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Dorjee Lhundup, 25, in a protest against China’s policy in Tibet, self-immolated and died at the scene of the protest on Sunday, around 10:30 AM local time in Rebkong County, Malho (Chinese: Huangnan) Tibetan Autonomous Prefecture in Qinghai Province.

VOA sources say local Tibetans wrapped his body in traditional Tibetan scarves and carried his body to the Dolma Square of Rongwo Monastery where a large number of Tibetans including monks and nuns gathered to offer their prayers. Dorjee's body was cremated around 3 PM local time at a cremation site normally reserved for high lamas. Sources say Dorjee Lhundup called for the Dalai Lama to return to Tibet and freedom for Tibet.

Citing sources in the area, Dorjee Wangchuk said Dorjee Lhundup’s father Drugthar Gyal appealed to the gathered people to be calm and not to create disturbances, “My son died for all human beings and has achieved his goal. Therefore, there is no need for me to mourn or worry about his death.”

Dorjee Lhundup, an artist, is survived by his wife Yangmo Tso, 26 and two children: daughter Tenzin Dolma, 4, and son Kunsang Dorjee 2. His father ‘s name is Drugthar Gyal, 50, and his mother’s name is Shawo Yangmo, 44.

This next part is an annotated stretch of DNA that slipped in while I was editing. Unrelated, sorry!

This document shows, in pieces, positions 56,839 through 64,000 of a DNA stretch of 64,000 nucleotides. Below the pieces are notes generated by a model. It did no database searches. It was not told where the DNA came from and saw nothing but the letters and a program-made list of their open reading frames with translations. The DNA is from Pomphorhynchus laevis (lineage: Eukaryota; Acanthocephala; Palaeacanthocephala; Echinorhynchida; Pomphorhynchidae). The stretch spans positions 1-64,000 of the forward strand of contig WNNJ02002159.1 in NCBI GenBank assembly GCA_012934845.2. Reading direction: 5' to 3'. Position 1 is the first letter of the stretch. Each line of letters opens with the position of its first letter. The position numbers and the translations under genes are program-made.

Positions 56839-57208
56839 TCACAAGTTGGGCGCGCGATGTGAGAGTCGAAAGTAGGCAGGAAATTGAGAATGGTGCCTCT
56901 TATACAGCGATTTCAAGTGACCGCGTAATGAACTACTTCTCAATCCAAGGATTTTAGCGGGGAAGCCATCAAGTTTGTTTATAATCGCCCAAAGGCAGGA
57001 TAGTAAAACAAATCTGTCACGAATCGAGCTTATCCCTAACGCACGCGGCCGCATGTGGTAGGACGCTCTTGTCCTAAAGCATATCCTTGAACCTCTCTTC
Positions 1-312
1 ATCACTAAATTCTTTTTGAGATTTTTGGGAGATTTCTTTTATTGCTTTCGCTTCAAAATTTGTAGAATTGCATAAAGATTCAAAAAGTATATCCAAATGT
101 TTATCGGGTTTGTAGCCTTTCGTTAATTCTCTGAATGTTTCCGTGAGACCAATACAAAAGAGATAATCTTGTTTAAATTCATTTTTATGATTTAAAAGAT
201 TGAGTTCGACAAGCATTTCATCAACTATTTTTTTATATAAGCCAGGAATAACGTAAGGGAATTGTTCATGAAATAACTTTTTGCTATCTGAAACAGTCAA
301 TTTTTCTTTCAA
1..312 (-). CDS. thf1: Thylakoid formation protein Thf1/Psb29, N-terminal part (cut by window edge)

Jamyang Palden, 34, a monk from Rebkong Monastery, set himself on fire on March 14, 2012 and followed by Sonam Dhargyal, 44, on March 17, 2012 in Rebkong. Dorjee Lhundup is the third person to self-immolate in Amdo Rebkong. Since February 2009, 63 Tibetans have self-immolated, protesting China’s repressive policy in Tibet.

Last Friday the United Nations High Commissioner for Human Rights Navi Pillay called on China to “promptly address the longstanding grievances that have led to an alarming escalation in desperate forms of protest, including self-immolations, in Tibetan areas.”

The Central Tibetan Administration (CTA) in Dharmsala, India, expressed its deep sadness today about the latest self-immolation and called on the Chinese government to heed the urgent calls from the United Nations Human Rights Council to find a lasting solution to the Tibetan problem.
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